Its interesting to note that each of them addresses brothers and sisters. We see in these passages that the church body is given different gifts but by the same Spirit. There are different acts of service but done for the same Lord Jesus. We see here that spiritual gifts are gifts received in Christ. Its easy to fall into the trap of thinking of “giftedness” like our own human ability to do things well. Instead we need to get in the habit of defining gifts in terms of Christ, the head of the body and his present work. We see that gifts are given for the building up of the body of Christ. There are women in our churches gifted by the Spirit, received in Christ for the building up of the body. Can we really say to each other “I don’t need you!”?
There are women in our churches gifted by the Spirit, received in Christ for the building up of the body. Can we really say to each other “I don’t need you”?Tweet
In Ephesians 4 we see a direct relationship between the gifts provided by God and positions of leadership and ministry in the church. Cynthia Long Westfall says “historically, the church has followed a certain hermeneutical approach in which an interpretation of the prohibitions of women in 1 Timothy 2:12 has taken priority over their exercise of most of the spiritual gifts outlined in these passages”. We may believe that 1 Timothy 2:12 places restrictions on the context in which women use these gifts. But this doesn’t remove our responsibility to make opportunities for these gifts to be used. Whatever your stance on 1 Timothy 2:12 (and I am in no way trying to change your position) we have to listen to this question. Are you seeing men and women serve in your church with all the gifts listed above in Romans, 1 Corinthians and Ephesians?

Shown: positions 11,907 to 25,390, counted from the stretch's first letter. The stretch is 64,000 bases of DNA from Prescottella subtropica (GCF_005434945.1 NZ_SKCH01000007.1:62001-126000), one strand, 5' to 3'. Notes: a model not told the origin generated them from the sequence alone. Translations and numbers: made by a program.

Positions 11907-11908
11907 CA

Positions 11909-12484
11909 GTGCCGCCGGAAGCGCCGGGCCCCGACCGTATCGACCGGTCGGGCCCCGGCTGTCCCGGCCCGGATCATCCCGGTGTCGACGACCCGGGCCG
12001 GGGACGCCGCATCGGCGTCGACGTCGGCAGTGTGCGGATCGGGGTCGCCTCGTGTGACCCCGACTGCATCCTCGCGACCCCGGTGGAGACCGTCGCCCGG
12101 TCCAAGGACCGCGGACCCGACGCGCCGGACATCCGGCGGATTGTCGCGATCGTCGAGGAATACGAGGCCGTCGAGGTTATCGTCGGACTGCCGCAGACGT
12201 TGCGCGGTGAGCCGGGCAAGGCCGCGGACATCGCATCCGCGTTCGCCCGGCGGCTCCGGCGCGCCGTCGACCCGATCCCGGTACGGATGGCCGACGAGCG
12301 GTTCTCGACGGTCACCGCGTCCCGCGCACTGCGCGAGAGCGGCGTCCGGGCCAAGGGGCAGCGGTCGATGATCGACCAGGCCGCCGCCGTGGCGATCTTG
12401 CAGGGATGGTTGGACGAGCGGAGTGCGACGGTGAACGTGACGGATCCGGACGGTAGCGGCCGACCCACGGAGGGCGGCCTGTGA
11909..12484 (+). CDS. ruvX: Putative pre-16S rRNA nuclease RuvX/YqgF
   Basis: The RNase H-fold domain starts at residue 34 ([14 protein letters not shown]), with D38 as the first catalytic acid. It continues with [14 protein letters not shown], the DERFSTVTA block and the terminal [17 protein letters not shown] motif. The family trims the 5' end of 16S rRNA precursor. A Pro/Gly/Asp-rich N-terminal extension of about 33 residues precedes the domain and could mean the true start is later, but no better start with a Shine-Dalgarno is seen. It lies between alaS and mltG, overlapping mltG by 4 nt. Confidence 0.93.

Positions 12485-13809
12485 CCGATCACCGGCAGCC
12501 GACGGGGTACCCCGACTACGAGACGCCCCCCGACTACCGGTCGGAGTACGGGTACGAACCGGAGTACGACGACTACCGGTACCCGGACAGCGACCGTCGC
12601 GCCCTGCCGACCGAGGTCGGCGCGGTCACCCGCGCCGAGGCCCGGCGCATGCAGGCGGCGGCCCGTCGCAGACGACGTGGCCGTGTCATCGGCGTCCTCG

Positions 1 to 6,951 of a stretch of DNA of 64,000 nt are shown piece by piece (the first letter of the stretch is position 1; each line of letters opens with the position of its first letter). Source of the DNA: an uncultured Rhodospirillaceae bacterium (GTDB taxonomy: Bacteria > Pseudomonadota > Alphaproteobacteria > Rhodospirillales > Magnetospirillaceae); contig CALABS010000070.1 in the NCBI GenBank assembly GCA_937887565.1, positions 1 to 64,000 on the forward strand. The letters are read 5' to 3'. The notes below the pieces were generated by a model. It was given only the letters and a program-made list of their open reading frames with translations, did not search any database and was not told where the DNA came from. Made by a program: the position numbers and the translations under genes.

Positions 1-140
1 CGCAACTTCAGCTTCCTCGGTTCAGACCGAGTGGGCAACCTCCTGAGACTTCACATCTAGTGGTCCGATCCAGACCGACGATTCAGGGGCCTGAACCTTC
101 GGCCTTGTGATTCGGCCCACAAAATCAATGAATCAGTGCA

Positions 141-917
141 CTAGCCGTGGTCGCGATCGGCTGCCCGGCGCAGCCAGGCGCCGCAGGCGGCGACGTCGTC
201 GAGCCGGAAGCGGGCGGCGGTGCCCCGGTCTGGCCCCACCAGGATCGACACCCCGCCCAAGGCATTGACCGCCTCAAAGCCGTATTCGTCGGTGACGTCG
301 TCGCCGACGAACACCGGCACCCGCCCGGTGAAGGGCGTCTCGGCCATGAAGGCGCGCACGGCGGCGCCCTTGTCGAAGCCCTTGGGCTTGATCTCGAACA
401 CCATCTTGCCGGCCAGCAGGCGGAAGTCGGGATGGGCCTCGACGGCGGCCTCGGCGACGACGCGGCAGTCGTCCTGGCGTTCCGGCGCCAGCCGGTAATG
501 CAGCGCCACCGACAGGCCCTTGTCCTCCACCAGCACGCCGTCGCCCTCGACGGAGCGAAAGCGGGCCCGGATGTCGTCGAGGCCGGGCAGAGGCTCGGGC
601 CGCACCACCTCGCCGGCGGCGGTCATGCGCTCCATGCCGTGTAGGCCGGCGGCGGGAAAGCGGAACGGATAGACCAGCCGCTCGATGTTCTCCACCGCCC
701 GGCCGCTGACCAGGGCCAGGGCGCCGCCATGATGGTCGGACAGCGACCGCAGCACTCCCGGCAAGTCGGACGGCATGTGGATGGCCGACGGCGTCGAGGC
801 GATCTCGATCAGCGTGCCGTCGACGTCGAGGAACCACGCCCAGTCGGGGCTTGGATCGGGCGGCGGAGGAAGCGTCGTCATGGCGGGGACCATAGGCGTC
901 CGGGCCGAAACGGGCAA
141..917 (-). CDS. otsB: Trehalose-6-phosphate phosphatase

There are three gifts that I see women have, but are under used. These are: leadership, evangelistic speaking and teaching the Bible. Some say we should serve where we’re needed rather than where we feel gifted. I currently serve way outside of my gifts because there is a need, please don’t hear me saying otherwise. But still the Spirit gives gifts to be used. I am committed to serving both using gifts I’ve been given but also where there are needs in my church. If you have the opportunity, please do encourage, and invite women to use all their gifts to build up the church.
But because of under-use of gifts by women sometimes more encouragement is needed. When I speak to church leaders this is something I try to say: You will have women that are well trained but for decades have been ignored. It may take time to build them up and encourage them. They may also be believing some or all of these myths in regard to their gifts…
- If I was good enough or gifted enough, I would have been head hunted
- I can’t promote myself or the gift I have, that just feels wrong
- I’m not’ called to serve the church with my leadership/teaching gifts. I’ll just use them in the work place
- Even if I was asked, I feel like an imposter and wouldn’t do a very good job
Like the pipeline above there are many reasons for this leaky pipe. It seems to me the healthiest thing is for women to talk with their pastors. Lets commit to talk together to work out how to honour each other, honour scripture, honour the Spirit and honour the Lord Jesus.
As I look around I see many women, equally competent to their male peers. Would you join me and invite them to take those gifts off the shelf? Would you take time for the good of the body to investigate more about these leaky holes in the pipe?
Take time to think about this further…
- Identify women that have spent time being trained, have an appetite for study or have gone to theological college
- Share this blog and ask them to tell you their experience
- Ask them firstly if they are currently flourishing using all the gifts that God has given them. Secondly could there be ways within your church to include their gifts for building up of the church?
- Consider how you can develop a clear pathway for next steps for women similar to the pastor/church leader-in-training role for men. Be willing to invest in paid roles for women. It’s hard to train women if there aren’t positions.
- Share your story with a friend
- Discuss how can you start developing and using the gifts that have been on the shelf, for the building up of the body of Christ
- Send this blog to your pastor and share your experience
Read more in this series